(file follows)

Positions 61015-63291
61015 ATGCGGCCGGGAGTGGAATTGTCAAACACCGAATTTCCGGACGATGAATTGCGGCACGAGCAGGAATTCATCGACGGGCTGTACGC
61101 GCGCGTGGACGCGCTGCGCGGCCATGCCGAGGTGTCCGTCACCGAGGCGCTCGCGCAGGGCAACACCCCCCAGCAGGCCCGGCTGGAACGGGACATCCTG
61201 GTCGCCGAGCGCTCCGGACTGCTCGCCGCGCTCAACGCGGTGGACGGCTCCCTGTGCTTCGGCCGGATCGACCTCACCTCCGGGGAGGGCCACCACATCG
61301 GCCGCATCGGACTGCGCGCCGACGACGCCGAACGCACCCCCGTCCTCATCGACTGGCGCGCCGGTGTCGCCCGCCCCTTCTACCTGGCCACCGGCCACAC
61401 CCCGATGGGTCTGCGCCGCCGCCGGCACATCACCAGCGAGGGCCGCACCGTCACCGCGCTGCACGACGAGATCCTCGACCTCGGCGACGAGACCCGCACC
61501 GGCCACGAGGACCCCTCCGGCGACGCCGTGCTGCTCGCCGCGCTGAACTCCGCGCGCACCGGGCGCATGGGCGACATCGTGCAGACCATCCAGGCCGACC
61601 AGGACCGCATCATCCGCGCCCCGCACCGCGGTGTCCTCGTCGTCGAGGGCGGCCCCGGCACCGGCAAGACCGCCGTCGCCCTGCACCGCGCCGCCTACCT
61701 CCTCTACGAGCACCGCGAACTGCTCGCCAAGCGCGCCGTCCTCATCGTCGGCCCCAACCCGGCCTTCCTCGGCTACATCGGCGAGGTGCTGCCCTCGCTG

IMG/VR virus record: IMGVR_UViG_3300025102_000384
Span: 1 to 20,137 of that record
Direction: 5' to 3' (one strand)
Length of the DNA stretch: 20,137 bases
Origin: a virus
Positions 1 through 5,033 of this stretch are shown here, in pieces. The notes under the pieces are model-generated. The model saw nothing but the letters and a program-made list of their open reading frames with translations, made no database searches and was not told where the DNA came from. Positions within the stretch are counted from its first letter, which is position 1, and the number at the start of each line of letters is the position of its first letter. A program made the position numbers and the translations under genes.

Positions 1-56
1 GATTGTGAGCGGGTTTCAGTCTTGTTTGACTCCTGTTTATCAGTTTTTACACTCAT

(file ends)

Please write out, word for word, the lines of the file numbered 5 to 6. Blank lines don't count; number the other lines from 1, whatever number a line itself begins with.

61301 GCCGCATCGGACTGCGCGCCGACGACGCCGAACGCACCCCCGTCCTCATCGACTGGCGCGCCGGTGTCGCCCGCCCCTTCTACCTGGCCACCGGCCACAC
61401 CCCGATGGGTCTGCGCCGCCGCCGGCACATCACCAGCGAGGGCCGCACCGTCACCGCGCTGCACGACGAGATCCTCGACCTCGGCGACGAGACCCGCACC